The staff sergeant was Luke Dill, and his words were published in an Aug. 19 Associated Press story. But Dill, an 18-year-old specialist in 2003, made it in a far different spirit than his commander in chief. "It's something I'm going to be proud of for the rest of my life -- the fact that I came in on the initial push, and now I'm leaving with the last of the combat units" is the rest of what he said.
As the president noted, Dill and those he fought with left a lot behind in Iraq. But they left not just what they lost but what they won. And still more important, and as the full quote makes plain, Dill takes much away, beginning with his pride in -- yes -- a mission accomplished.
And he makes plain that he has no stomach for an "open-ended war" in Afghanistan. That's a faint war cry for a conflict that can hardly be anything else. Indeed, the president somehow does not connect his fondness for deadlines with the paralysis of Afghan politics. How can he expect Hamid Karzai to take the kinds of risks that Iraqi politicians -- who witnessed what the surge did to al-Qaida and Iranian "special groups" in Iraq, and even joined in with their own intoxicating "Knight's Charge" operation -- now balk at?
It remains a fundamental belief across the Muslim world -- despite a generation of escalating American military presence across the region -- that the U.S. will ultimately tire of the struggle. When Obama takes the occasion of a formal, Oval Office address to declare that his "central responsibility" as president is to make "new products roll off our assembly lines," leaders across the greater Middle East, both friend and foe, can only question how faithful a security partner he will be.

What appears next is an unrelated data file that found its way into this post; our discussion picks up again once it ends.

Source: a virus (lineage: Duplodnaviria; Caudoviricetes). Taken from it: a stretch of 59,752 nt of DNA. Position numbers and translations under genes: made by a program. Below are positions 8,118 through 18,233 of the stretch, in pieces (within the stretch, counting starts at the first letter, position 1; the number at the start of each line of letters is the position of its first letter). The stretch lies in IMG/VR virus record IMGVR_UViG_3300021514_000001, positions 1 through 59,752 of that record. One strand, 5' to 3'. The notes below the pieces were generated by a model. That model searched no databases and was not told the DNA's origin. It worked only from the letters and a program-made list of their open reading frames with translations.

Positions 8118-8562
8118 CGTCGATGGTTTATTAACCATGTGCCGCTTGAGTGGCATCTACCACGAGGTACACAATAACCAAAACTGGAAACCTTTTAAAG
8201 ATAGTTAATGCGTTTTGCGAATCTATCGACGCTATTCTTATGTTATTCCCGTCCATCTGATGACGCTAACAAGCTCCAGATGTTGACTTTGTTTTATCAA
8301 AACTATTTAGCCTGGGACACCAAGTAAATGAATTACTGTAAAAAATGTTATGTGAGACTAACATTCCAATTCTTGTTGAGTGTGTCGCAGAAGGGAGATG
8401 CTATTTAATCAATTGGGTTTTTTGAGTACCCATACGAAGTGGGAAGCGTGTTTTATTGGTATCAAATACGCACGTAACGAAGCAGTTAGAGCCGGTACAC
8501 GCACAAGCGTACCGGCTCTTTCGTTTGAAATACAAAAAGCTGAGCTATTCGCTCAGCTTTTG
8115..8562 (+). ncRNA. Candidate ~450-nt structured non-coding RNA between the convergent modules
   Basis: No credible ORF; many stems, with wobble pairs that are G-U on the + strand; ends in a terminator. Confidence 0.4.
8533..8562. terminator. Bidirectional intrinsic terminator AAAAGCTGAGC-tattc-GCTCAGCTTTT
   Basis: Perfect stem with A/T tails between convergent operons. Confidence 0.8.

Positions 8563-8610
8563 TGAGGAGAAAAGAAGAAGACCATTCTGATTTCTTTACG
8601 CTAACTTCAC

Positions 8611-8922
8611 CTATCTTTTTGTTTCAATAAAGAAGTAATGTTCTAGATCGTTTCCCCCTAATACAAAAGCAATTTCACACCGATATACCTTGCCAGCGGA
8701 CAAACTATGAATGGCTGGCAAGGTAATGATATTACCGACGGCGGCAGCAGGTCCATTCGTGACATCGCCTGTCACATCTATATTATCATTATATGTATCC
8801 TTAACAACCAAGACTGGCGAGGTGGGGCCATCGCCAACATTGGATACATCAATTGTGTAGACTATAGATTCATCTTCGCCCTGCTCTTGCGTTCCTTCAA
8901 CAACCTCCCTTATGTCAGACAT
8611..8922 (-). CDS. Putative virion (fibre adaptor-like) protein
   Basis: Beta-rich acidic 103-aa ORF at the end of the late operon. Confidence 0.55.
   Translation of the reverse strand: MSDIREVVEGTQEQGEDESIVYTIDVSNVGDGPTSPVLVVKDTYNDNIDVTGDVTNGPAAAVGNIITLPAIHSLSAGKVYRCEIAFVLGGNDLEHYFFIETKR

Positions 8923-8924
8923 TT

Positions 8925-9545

For President Obama, Staff Sgt. Dill was simply part of "just a convoy of brave Americans, making their way home."
But it seems more likely that Dill's is not a story-ending homecoming but rather -- if he remains an American soldier -- a respite before another rotation, if not to Iraq then to Afghanistan or some other part of a region we cannot yet easily live with nor live without. Operation Iraqi Freedom was but one campaign in what we have come to call "The Long War" in the Greater Middle East.
The writer Bing West -- who as a Marine officer served in Vietnam and later became an assistant secretary of defense -- presciently titled his chronicle of the initial 2003 U.S. invasion "The March Up," in reference to the Greek historian Xenophon's "Anabasis," the story of Greek mercenaries who fought in Mesopotamia and then fought their way out. The Greeks' homecoming was but half Xenophon's story. Being professional soldiers and brothers in arms, they signed up for more service in what promised to be open-ended wars across a turbulent region.
What was true 2,500 years ago is true now.
Thomas Donnelly is a defense and security policy analyst and director of the Center for Defense Studies at the American Enterprise Institute.